*** He did, and mentioned it in his commentary of ''Comicbook/TheLifeAndTimesOfScroogeMcDuck''. As this was from the period when Barks was still only experimenting with Scrooge's character, and hadn't yet come to interpret him as the ultimate SelfMadeMan, Rosa decided to quietly ignore this story in his personal continuity.
* OlderHeroVSYoungerVillain: Scrooge to several members of his RoguesGallery.
* PhoneticAccent: Scrooge's family in ''Life and Times'' as well as Arpin Lusene
* PooledFunds: Scrooge, of course.
* PuttingTheBandBackTogether: In the second story featuring the Three Caballeros, Donald becomes especially depressed and Huey, Dewey and Louie decide to reunite the Three Caballeros in the hopes that it will cheer Donald up.
* RebusBubble
* RememberTheNewGuy: A ''lot'' of characters have been introduced over the years, and several of them (especially the ones created by Carl Barks and Romano Scarpa) tend to be treated as if they've always been around, just not on-page.
** A particularly noticeable example is the Beagle Boys, who in their first story only make a silent cameo appearance on the very last panel... ''after'' Scrooge has spent the entire story worrying about them.
* RetroUniverse: DependingOnTheArtist to which degree. (Although considering that the [[OutdatedOutfit iconic outfits of Scrooge and other characters]] have been consistently used by everyone...)
* RichesToRags: Happens to Scrooge in several WhatIf stories.
* SameSexTriplets: Huey, Dewey and Louie as a male example. April, May and June as a female example.
* SceneryPorn: Plenty of amazing pages appear.
* TheScrooge: Guess who. His salaries to Donald and his closest workers are usually in pennies, and he'll do basically everything to not pay any service.
* SecretIngredient: In one comic, Donald insists on putting ketchup on all of Daisy's cooking, much to her annoyance, because it just doesn't taste as good as Grandma Duck's food. When Daisy checks with Grandma, it turns out the old lady's secret ingredient is...ketchup, which she puts in everything.
* SelfMadeMan: Scrooge. The point being that the "making" was more important to him than "getting made" in the first place.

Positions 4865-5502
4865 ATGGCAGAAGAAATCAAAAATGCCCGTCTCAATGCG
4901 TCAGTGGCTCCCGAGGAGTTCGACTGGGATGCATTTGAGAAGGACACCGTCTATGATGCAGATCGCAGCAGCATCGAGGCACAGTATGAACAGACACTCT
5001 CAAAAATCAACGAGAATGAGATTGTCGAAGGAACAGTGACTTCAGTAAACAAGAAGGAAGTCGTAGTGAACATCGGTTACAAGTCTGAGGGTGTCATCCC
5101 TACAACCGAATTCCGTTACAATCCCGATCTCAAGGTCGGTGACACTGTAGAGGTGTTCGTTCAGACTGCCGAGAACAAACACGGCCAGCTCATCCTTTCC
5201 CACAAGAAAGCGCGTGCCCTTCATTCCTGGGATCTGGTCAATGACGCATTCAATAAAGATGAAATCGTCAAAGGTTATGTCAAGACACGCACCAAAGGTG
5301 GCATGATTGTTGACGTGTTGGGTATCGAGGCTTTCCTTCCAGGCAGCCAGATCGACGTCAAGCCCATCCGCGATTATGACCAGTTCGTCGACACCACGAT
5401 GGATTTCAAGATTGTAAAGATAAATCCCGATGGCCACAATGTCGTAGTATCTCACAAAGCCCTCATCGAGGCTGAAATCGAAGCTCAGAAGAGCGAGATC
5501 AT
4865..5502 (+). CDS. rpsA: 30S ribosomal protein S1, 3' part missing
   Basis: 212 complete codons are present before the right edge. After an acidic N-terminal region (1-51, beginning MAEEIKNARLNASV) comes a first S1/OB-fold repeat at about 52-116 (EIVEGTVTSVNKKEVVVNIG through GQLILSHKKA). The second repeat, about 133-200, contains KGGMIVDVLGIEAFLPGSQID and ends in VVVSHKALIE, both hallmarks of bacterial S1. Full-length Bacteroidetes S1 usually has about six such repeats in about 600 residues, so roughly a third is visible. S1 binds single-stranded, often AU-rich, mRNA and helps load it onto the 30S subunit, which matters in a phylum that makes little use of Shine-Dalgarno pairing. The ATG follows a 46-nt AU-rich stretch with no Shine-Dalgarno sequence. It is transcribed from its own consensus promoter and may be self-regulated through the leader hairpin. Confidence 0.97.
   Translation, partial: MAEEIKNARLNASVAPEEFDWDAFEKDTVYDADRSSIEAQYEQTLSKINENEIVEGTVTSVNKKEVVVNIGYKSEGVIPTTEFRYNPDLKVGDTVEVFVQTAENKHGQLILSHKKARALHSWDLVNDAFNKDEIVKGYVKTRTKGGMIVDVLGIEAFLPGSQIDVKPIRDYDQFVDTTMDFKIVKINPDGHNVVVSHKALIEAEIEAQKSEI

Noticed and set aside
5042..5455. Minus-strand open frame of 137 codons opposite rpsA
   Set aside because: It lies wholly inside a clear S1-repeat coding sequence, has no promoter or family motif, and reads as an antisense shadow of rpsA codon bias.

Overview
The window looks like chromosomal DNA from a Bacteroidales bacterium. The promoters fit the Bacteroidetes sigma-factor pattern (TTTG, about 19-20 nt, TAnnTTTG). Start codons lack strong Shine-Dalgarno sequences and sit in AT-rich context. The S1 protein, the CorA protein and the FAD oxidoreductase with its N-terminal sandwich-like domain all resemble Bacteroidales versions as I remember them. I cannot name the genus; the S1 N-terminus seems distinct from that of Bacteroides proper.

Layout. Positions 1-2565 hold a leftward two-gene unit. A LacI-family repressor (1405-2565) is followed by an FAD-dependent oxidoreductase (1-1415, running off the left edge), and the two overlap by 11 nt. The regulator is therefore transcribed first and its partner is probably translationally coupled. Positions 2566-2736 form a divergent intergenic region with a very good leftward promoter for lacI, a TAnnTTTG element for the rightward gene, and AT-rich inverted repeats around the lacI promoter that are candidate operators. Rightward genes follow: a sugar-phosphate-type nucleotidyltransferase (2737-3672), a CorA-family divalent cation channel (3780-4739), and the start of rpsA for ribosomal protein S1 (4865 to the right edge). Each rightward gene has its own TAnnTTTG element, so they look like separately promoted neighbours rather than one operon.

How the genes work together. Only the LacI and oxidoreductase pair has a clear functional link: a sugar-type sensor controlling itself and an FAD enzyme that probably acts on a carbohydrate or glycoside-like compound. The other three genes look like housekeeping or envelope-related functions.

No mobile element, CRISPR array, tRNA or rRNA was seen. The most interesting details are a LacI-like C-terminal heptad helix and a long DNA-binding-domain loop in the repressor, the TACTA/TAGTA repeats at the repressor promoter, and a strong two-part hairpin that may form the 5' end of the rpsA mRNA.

* ShadesOfMorality: Frequently it enters BlackAndWhiteMorality, with clear cut (and {{Card Carrying|Villain}}) villains. But many times Scrooge and\or Donald are firmly into gray territories (Scrooge against his billionaire rivals is usually either GreyAndGrayMorality or BlackAndGrayMorality).
* ShoeShineMister: Scrooge famously won his Number One Dime shining shoes.
* ShoutOut: Rosa never wrote any Mickey Mouse stories, but that doesn't keep him from littering various Hidden Mickeys within his stories.
** The D.U.C.K. dedication also counts.
** ''Film/MontyPythonAndTheHolyGrail'' gets quoted at least twice.
** Arpin Lusene is an obvious nod to ''Literature/ArseneLupin''.
** Another one from Arpin : at one point, he refers to Scrooge as "Ze chipskate! Ze '''picsou'''!'. Now, "picsou" ''is not'' a French word for "cheapskate". It is, however, Scrooge's name in the French version of his stories (Balthazar [[PunnyName Picsou]]).
** The afterwords for each chapter in ComicBook/TheLifeAndTimesOfScroogeMcDuck actually list all the {{Shout Out}}s. ''Film/CitizenKane'' was a popular one.
* SimpleYetOpulent: Scrooge does have expensive things, like his limo and mansion, but he's not flashy about it.
* SlidingScaleOfContinuity: The comics by Carl Barks and many other writers are Level 1 (Negative Continuity). DonRosa's stories, however, are Level 2 (Status Quo).
* SongsInTheKeyOfLock: My Bonnie lies over the ocean...
* StatusQuoIsGod: As well as NegativeContinuity, due to the numerous different writers who have written these stories with little to no regard for each other..
** Though the series in many ways is also great for aversions. As Scrooge is already the richest duck in the world, any treasures he finds will usually be a drop in the bucket. And so success or failure isn't as guaranteed as with other characters.
* TheStinger: An extra page for ''The Quest for Sampo''.
* ThisIsReality
* TightropeWalking: A variation of this trope happens when Daisy Duck is on a building site and walks out onto a bouncy, springboard-like plank to retrieve a hammer left near one edge where it could fall on someone. She points out that (in this story) she's a ballet teacher and such perfect balance is nothing special for her.
* TimeStandsStill: ''On Stolen Time'' by Rosa.
* {{Tsundere}}: Daisy Duck is one of the more iconic western examples, type A towards Donald. Considering it's Donald, most people consider her mood swings justified.
* VillainTeamUp: ''A Little Something Special''
* VulcanHasNoMoon: In one comic, Earth appeared improbably big in the sky of Mars.
* WhoWantsToLiveForever: In the Tony Strobl and Carl Barks story, "King Scrooge the First", the reason the immortal King Khan Khan wants to find the lost treasure of Sagbad so badly is because it contains the antidote to the immortality potion he took when he raided the city centuries ago. He has grown tired of endlessly outliving everything and everyone dear to him, and after getting his hands on it, gladly eats it and wanders into the desert to join the dust that is all that is left of his civilisation.
* WorthyOpponent: Scrooge and Arpin Lusene.